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Immune complement activation is attenuated by surface nanotopography

Authors Hulander M, Lundgren, Berglin, Ohrlander, Lausmaa J, Elwing

Published 31 October 2011 Volume 2011:6 Pages 2653—2666

DOI https://doi.org/10.2147/IJN.S24578

Review by Single-blind

Peer reviewer comments 2


Mats Hulander1, Anders Lundgren1, Mattias Berglin1, Mattias Ohrlander2, Jukka Lausmaa3,4, Hans Elwing1
1Department of Cell and Molecular Biology/Interface Biophysics, University of Gothenburg, Medicinaregatan 9E, Gothenburg, 2Bactiguard AB, Stockholm, 3SP Technical Research Institute, Boras, 4Biomatcell, The Sahlgrenska Academy, University of Gothenburg, Gothenburg, Sweden

Abstract: The immune complement (IC) is a cell-free protein cascade system, and the first part of the innate immune system to recognize foreign objects that enter the body. Elevated activation of the system from, for example, biomaterials or medical devices can result in both local and systemic adverse effects and eventually loss of function or rejection of the biomaterial. Here, the researchers have studied the effect of surface nanotopography on the activation of the IC system. By a simple nonlithographic process, gold nanoparticles with an average size of 58 nm were immobilized on a smooth gold substrate, creating surfaces where a nanostructure is introduced without changing the surface chemistry. The activation of the IC on smooth and nanostructured surfaces was viewed with fluorescence microscopy and quantified with quartz crystal microbalance with dissipation monitoring in human serum. Additionally, the ability of pre-adsorbed human immunoglobulin G (IgG) (a potent activator of the IC) to activate the IC after a change in surface hydrophobicity was studied. It was found that the activation of the IC was significantly attenuated on nanostructured surfaces with nearly a 50% reduction, even after pre-adsorption with IgG. An increase in surface hydrophobicity blunted this effect. The possible role of the curvature of the nanoparticles for the orientation of adsorbed IgG molecules, and how this can affect the subsequent activation of the IC, are discussed. The present findings are important for further understanding of how surface nanotopography affects complex protein adsorption, and for the future development of biomaterials and blood-contacting devices.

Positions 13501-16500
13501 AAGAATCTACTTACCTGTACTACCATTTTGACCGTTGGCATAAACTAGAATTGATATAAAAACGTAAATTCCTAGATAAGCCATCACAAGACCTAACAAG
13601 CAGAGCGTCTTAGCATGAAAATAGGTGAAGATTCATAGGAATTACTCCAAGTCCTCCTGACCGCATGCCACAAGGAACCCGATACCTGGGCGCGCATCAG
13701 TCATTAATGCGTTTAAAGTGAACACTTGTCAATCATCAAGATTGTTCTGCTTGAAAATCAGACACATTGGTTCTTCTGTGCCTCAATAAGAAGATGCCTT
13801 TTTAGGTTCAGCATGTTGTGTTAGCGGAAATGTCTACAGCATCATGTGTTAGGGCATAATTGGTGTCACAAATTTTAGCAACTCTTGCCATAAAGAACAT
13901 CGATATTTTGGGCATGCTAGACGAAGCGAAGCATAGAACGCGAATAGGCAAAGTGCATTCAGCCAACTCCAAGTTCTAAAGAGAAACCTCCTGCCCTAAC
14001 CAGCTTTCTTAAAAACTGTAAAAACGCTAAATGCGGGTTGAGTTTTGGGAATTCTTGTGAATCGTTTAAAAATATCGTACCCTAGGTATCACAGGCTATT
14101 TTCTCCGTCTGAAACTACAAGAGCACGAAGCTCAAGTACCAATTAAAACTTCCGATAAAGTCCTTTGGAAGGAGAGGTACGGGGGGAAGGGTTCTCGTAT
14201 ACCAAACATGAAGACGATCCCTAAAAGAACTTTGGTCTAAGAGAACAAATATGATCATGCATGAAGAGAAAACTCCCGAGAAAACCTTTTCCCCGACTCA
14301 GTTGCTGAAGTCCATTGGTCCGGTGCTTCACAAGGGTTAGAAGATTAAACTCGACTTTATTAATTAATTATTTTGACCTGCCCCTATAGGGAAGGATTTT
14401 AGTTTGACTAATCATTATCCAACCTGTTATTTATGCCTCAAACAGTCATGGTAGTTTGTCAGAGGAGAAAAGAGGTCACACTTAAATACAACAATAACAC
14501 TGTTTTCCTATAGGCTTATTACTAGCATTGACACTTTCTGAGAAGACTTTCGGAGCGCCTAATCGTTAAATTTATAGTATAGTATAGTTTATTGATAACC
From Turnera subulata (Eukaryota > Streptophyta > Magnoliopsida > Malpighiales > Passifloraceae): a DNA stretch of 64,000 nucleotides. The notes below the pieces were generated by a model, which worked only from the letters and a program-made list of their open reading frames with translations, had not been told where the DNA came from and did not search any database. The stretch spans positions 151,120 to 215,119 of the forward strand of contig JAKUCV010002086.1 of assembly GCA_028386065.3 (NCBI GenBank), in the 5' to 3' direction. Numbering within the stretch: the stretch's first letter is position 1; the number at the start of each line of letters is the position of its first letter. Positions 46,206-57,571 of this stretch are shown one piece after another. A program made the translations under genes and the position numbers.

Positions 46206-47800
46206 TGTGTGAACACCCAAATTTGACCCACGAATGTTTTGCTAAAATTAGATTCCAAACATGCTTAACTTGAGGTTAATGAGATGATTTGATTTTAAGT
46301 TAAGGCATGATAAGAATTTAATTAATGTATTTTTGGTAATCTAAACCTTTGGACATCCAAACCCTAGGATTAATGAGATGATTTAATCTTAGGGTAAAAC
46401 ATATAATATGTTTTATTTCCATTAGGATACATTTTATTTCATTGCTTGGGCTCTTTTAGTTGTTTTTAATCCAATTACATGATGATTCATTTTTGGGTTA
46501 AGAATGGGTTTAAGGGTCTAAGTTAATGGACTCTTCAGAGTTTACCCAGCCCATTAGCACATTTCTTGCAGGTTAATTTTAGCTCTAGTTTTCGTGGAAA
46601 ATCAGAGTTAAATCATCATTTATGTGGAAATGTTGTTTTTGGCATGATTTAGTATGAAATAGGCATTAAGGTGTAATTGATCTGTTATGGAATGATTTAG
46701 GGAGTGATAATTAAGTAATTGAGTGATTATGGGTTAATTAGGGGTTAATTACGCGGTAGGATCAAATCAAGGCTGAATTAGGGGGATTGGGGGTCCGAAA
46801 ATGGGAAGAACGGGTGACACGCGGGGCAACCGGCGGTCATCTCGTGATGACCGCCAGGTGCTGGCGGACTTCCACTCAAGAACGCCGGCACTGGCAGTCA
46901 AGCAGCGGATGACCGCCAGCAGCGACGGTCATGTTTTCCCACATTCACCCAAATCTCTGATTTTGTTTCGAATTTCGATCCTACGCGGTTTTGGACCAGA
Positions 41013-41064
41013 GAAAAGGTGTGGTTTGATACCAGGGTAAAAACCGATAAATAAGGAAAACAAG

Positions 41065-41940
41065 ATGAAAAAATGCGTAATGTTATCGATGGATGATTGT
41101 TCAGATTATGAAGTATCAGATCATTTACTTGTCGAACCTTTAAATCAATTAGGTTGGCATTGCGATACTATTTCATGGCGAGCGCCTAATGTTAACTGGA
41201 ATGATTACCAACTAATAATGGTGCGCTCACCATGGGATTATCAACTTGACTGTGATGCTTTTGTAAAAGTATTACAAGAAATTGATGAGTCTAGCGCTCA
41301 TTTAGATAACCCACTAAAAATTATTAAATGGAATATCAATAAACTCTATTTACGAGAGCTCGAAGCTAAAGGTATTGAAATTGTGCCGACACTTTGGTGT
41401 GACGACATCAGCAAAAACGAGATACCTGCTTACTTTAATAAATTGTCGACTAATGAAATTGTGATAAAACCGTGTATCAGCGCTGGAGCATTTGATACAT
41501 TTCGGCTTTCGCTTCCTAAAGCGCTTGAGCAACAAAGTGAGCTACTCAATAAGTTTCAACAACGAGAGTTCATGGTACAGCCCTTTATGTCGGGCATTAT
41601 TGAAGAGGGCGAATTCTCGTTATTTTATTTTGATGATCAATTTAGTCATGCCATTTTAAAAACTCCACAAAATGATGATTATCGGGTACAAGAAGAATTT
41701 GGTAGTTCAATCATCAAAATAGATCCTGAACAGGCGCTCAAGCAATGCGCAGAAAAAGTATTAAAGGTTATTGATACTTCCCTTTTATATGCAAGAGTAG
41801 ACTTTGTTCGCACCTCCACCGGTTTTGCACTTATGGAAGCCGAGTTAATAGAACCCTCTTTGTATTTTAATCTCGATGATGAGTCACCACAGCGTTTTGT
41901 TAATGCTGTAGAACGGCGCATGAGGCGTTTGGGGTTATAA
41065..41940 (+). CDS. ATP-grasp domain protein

Keywords: nanostructure, protein adsorption, gold nanoparticles, QCM-D, IgG, innate immunity

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